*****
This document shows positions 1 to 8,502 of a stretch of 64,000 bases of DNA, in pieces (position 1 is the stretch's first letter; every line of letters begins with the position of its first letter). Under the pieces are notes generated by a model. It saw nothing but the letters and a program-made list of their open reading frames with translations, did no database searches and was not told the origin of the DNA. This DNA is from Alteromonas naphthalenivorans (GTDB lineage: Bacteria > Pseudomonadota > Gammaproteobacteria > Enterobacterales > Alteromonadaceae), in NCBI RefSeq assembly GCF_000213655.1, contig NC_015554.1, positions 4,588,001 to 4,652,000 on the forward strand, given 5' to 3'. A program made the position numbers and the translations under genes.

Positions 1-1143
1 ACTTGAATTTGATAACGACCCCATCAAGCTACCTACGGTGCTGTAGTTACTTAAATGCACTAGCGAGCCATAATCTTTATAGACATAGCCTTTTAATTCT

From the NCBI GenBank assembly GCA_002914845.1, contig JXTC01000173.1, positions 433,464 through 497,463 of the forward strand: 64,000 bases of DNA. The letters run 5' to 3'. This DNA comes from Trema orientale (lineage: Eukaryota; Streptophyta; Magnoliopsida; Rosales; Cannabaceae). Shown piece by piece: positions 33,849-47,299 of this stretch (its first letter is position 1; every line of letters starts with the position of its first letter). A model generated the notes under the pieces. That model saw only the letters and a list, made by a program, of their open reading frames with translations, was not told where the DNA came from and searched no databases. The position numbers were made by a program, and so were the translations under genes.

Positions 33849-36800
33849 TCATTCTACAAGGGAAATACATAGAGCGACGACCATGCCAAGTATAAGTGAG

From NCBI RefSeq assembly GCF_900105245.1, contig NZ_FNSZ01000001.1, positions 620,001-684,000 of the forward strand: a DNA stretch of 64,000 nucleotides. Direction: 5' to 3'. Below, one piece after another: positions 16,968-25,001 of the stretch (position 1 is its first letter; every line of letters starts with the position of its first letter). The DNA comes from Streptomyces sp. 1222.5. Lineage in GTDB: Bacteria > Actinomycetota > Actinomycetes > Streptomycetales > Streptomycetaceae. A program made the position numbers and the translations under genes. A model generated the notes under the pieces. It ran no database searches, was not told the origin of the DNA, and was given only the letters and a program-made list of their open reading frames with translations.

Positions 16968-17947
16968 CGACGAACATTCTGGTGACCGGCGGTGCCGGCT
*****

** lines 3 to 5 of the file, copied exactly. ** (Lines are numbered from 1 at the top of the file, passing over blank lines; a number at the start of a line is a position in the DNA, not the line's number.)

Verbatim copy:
1 ACTTGAATTTGATAACGACCCCATCAAGCTACCTACGGTGCTGTAGTTACTTAAATGCACTAGCGAGCCATAATCTTTATAGACATAGCCTTTTAATTCT

From the NCBI GenBank assembly GCA_002914845.1, contig JXTC01000173.1, positions 433,464 through 497,463 of the forward strand: 64,000 bases of DNA. The letters run 5' to 3'. This DNA comes from Trema orientale (lineage: Eukaryota; Streptophyta; Magnoliopsida; Rosales; Cannabaceae). Shown piece by piece: positions 33,849-47,299 of this stretch (its first letter is position 1; every line of letters starts with the position of its first letter). A model generated the notes under the pieces. That model saw only the letters and a list, made by a program, of their open reading frames with translations, was not told where the DNA came from and searched no databases. The position numbers were made by a program, and so were the translations under genes.

Positions 33849-36800